The Pinball Enthusiasts

By J.F. Pirro

In American entertainment circles, if video killed the radio star, the advent of video games slowly smothered pinball machines. Then, as video games became smaller, arcades dried up, too. Conversely, as houses were built bigger, basement recreation rooms became modern in-house arcades—and pinball has since rebounded.

Denise and Brian Heins’ Whitehall basement is the modern model. A combination diner-arcade, there’s 2,400 square feet of nostalgic amusement beneath their hillside rancher. A black-and-white checkered floor leads to their Magic City Diner (named for the 1967 machine Magic City and Disney’s Magic Kingdom). Above Denise’s 1950s original family kitchen set from Allentown—in pink—there’s even a Magic City Diner neon sign made by, and purchased from, a fellow pinball collector.

Through a separately-labeled “Arcade” entrance, Brian professes that it’s okay to own 10 or more pinball machines—though he cautions against buying the second one. “It’s an addicting hobby,” he says. The Heins’ first was Buckaroo because Brian played it as a 15 year old. Their second was Aladdin’s Castle.

Beginning in 1994, and for 17 years, the Heins called their local pinball extravaganza Pinball Wizards before giving way to promoter Ivan Lysykanycz. The show and sale’s new name is Pinfest, which continues Allentown’s notable pinball tradition. For what will be Lysykanycz’s second Pinfest on May 4-5, the event is expanding out of the 15,000-square-foot annex and into the 40,000 square-foot Agri-plex Expo Center next door at the Allentown Fairgrounds. As many as 250 machines and 2,000 attendees are expected. The popular theme-flea market now moves indoors, sparing concern for bad weather and overnight security costs.

A tournament—and playing—is part of the festival. An incentive to collectors: If they bring a machine and set it up (and maintain it) for free play, their admission is free. Those machines are also usually for sale, so it’s a win-win for everyone.

“You can have a great game, and then a poor game,” says Lysykanycz, who bought his first machine in 2000 on eBay, an Apollo 13. “The game can make you humble, but that also makes you want to play again. It plays on your psyche.”

“The Lehigh Valley is a hotbed of pinball enthusiasts,” says Lysykanycz, an Allentown native. “Our show is almost like a pilgrimage. People come out to conserve and preserve what’s been a dying art.”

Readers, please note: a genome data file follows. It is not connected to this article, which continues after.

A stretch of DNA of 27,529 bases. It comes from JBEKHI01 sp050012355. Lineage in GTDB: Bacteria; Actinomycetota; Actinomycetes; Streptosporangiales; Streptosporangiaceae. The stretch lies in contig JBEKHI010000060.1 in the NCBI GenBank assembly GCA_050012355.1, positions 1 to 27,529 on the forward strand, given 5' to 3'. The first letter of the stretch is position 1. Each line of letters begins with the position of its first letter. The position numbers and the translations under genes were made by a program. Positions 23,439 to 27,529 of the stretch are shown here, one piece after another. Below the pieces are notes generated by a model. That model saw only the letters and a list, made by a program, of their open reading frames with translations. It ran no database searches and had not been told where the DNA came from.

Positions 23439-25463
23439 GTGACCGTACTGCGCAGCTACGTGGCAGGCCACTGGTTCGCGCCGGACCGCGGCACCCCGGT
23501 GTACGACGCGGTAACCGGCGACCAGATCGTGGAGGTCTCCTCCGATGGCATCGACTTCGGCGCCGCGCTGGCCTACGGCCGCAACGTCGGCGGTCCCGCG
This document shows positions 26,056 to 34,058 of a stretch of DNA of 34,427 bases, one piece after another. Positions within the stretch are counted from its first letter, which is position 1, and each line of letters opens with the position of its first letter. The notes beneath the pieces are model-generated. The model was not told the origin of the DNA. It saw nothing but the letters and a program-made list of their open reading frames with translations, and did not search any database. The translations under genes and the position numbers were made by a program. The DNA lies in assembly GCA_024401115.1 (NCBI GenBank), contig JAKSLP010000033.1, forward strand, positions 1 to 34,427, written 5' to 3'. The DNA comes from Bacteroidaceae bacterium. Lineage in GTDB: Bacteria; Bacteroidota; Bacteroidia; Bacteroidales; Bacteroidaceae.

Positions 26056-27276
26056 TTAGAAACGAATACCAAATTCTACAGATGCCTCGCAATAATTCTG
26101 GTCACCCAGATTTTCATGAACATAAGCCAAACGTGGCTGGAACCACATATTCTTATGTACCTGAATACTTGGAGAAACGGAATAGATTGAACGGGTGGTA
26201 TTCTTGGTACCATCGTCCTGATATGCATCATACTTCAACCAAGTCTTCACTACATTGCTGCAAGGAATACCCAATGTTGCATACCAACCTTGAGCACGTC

Back in 1994, the Heins rented Trexlertown Fire Co. for an invitation-only event.  Tickets went to 60 enthusiasts, but 297 attended in a hall capped at 200. “I was told I had to ask 97 people to leave,” Brian recalls. “I replied, ‘No, you ask.’”

The Heins’ ran the event like a car show. There were 30 to 40 machines and three vendors, including Steve Young, a Lehigh University graduate who operates Pinball Resource, a premier parts warehouse in New York. Bill Lewis of Cricket Amusements in Wescosville was another early vendor.

The second show moved to the firehouse in Fullerton for three years, then later for a seven-year run at Merchant Square Mall in Allentown and six years at the Fairgrounds.

For the Heins, Denise was the self-proclaimed “instigator” who grew tired of the monotony of two or three machines. Brian began repairing and selling them so they could buy more, even some for parts so no machine would “go down in vain.” “It became seven, then 20 and then we designed the house in 2000 to accommodate them,” he confesses.

The Heins had 52 when they moved in, and 35 now.  Brian has restored all but five. Over the years, they’ve bought, traded, swapped or sold 340 pinball machines, meticulously keeping track in a database.

Harry Irvin, a prominent Macungie collector who grew up in Delaware County outside Philadelphia, says you couldn’t go 15 feet without finding a machine in his day. Once, his father found him spending his tips when he should have been finishing his newspaper route.

Irvin, a retired teacher like Brian Hein, is known as the “swap king.” He bought his first in 1978, but it was his only machine for 17 years. He bought his second in 1995–and 136 more since. Irvin has 19 now, but he’s handled 138 over the years.

Lysykanycz, a Lincoln Technical Institute graduate with an associate’s degree in electronic engineering, actually enjoys repairing and restoring pinball machines for himself and others as much as playing them, which he did plenty of at what was then Space-Port in the Lehigh Valley Mall. “Now you can’t live it unless you recreate it,” he says.

He’s building his collection to fill in what others are missing, and clearly defines himself as a collector, not a hoarder, though his stash is starting to squeeze him out of his home. “I want them out there for all to enjoy,” says Lysykanycz, emphasizing the thrust of the festival. “Many private collectors keep them and hide them.”

For more information, visit

Mid Atlantic Replay, LLC
847 E. Juniata St.
Allentown, Pa. 18103

Ivan Lysykanycz

Brian Hein,

Harry Irvin,

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